Personnel Index - Detail

Name
LOWE
First Names
Francis
Rank
Sgt
Service
RAF
Service Number
742478
Crew Position
Pilot
Posting Details
Posted in 11/40 and out 9/41

 

Awarded the DFM.

Completed a tour of 30 operations all on Hampdens between  6th Dec 1940 and 25 June 1941..
 

49Sqn Association

Sgt F Lowe (Pilot), Sgt Little (Under Gunner), P/Off Wilson (Navigator), Sgt R Horlock WOp/Air Gunner.

(Information from Peter Lowe)

On the completion of his tour, Sgt Lowe went to instruct with 16 OTU but was shot down and made a PoW.



Extract is from Bill Chorley's Bomber Command Losses

Additional details concerning this raid taken from the eulogy read by Frank’s son:


At the end of July 1942 he was recalled from a short spell of leave to pilot a Wellington IC with a pupil crew on a ‘1000 bomber raid’ to Hamburg. The date was 28th July.  Strangely on the afternoon flight test the emergency escape hatch in the roof of the cockpit suddenly flew open and a good luck charm was mislaid.......one of many bullets from the fuel tank of a Hampden that Frank had nursed back from an earlier trip to Hamburg having survived what he called, ‘a spirited attack’.

A few moments after crossing the coast and turning to starboard to fly parallel to the River Elbe a burst of tracer from below shot up in front of him hitting the fuselage between the cockpit and the front turret. A second burst hit the port engine. There was immediate fire, both in the front fuselage and the engine. Frank gave the order to abandon the aircraft. By this time the flames were licking around the cockpit so he opened the top hatch, which had given a free demonstration that afternoon, released the harness, unplugged the intercom and struggled out with immense difficulty because of the slipstream. He then got caught on the radio mast with his head and arms one side and his legs the other. The aircraft was now well alight and he was convinced that even if he did wriggle free of the mast he would hit the tail and break his back. Fortunately he managed to struggle free and missed the tail. He pulled the ripcord and the chute opened obligingly. The landing was heavy and resulted in a badly sprained ankle.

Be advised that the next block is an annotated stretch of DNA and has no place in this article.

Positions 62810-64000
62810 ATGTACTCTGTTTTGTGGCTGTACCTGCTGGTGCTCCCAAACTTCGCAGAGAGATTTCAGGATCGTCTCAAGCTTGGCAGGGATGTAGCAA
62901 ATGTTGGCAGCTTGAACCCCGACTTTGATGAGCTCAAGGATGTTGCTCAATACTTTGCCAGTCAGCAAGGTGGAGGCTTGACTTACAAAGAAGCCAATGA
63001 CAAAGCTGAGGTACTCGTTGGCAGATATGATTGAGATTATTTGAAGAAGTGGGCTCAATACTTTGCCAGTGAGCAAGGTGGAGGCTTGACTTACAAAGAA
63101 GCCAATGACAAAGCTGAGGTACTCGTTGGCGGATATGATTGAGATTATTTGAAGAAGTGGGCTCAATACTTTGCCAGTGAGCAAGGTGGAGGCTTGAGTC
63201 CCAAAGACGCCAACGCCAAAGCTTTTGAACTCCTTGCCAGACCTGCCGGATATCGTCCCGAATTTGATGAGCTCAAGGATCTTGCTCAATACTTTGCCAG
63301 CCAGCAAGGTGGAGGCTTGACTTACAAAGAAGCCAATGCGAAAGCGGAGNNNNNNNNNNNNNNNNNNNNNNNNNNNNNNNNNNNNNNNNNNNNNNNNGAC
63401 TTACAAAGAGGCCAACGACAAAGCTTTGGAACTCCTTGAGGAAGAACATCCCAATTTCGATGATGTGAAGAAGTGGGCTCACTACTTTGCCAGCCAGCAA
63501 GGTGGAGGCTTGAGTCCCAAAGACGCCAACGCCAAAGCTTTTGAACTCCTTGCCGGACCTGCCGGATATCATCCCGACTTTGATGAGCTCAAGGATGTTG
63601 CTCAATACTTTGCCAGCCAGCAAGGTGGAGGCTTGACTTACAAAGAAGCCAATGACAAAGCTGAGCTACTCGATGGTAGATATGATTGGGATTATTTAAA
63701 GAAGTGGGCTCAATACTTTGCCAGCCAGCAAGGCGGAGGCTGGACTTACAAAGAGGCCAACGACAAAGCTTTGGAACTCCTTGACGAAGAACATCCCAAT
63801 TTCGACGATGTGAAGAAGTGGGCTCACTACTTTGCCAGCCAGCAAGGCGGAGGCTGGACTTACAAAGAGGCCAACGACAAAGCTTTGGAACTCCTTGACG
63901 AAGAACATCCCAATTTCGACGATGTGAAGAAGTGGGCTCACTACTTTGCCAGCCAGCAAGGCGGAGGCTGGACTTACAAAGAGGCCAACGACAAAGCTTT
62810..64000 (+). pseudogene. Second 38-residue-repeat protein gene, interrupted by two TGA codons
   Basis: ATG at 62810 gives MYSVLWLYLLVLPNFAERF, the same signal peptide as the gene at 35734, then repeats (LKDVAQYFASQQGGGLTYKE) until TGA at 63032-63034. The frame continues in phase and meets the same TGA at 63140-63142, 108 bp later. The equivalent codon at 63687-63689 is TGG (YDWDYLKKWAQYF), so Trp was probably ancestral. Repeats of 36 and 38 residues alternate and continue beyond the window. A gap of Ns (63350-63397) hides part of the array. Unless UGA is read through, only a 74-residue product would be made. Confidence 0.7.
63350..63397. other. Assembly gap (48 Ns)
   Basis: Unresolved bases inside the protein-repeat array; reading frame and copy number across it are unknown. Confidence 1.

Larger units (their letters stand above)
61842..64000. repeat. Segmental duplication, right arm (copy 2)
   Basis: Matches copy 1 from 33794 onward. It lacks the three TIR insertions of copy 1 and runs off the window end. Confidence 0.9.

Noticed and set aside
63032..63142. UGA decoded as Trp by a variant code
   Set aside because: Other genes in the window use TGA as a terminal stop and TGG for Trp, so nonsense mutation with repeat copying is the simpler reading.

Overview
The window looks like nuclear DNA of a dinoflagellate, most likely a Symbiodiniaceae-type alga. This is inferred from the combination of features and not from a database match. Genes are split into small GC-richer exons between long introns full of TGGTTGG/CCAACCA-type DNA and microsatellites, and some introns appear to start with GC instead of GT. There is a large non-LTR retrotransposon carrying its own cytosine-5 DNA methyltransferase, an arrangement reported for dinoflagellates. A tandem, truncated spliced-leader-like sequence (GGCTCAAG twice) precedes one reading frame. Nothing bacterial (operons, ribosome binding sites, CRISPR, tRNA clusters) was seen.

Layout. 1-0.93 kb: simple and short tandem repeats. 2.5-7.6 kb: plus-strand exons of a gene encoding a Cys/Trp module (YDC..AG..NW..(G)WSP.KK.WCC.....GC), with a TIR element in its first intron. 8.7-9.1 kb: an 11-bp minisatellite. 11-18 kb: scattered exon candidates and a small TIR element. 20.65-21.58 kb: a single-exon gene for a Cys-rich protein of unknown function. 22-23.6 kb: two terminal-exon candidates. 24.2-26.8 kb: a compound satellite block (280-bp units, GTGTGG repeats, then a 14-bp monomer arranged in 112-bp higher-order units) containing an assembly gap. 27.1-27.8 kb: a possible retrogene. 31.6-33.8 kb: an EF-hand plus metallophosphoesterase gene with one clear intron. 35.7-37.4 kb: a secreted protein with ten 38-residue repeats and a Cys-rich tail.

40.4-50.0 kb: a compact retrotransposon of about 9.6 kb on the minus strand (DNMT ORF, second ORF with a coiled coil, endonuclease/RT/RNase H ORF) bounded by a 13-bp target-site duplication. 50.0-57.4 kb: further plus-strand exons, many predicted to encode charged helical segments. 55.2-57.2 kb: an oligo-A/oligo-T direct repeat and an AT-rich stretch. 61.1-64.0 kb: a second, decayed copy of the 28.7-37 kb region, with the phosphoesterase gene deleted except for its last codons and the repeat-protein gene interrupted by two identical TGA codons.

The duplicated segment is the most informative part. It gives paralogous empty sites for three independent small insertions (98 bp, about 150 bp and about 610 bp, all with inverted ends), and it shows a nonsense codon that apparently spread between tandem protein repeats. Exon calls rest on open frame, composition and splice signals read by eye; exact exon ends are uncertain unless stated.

Having hidden the parachute in a ditch he started walking but quickly realised that he would have to rest and took shelter in a small barn but was found by a policeman soon after daylight. He was taken to the crash site where he saw the pitiful remains of three of his crew and met the pilot of the Me110 that had shot him down. He was then put in a truck where he found his rear gunner who had also bailed out but had broken his leg on landing. The third survivor of the crew of six, the second pilot, had been taken to hospital with burns. He reached Sagan about a month after Frank but sadly he was one of the fifty shot on Hitler’s orders after ‘The Great Escape’ from Stalag Luft 3.

The rear gunner was taken to hospital and Frank to the local aerodrome from where he went to Dulag Luft near Frankfurt for a fortnight, the first week in solitary confinement before transfer with others to Sagan. Whilst Frank was held in Sagan unbeknown to him his brother Julian took photographs of his place of interment from a high flying Spitfire.

In 1945, still a PoW, Frank together with thousands of others were forced on the amazing ‘Long March’ of 500 miles in deep snow and temperatures well below freezing to avoid the advancing Allies.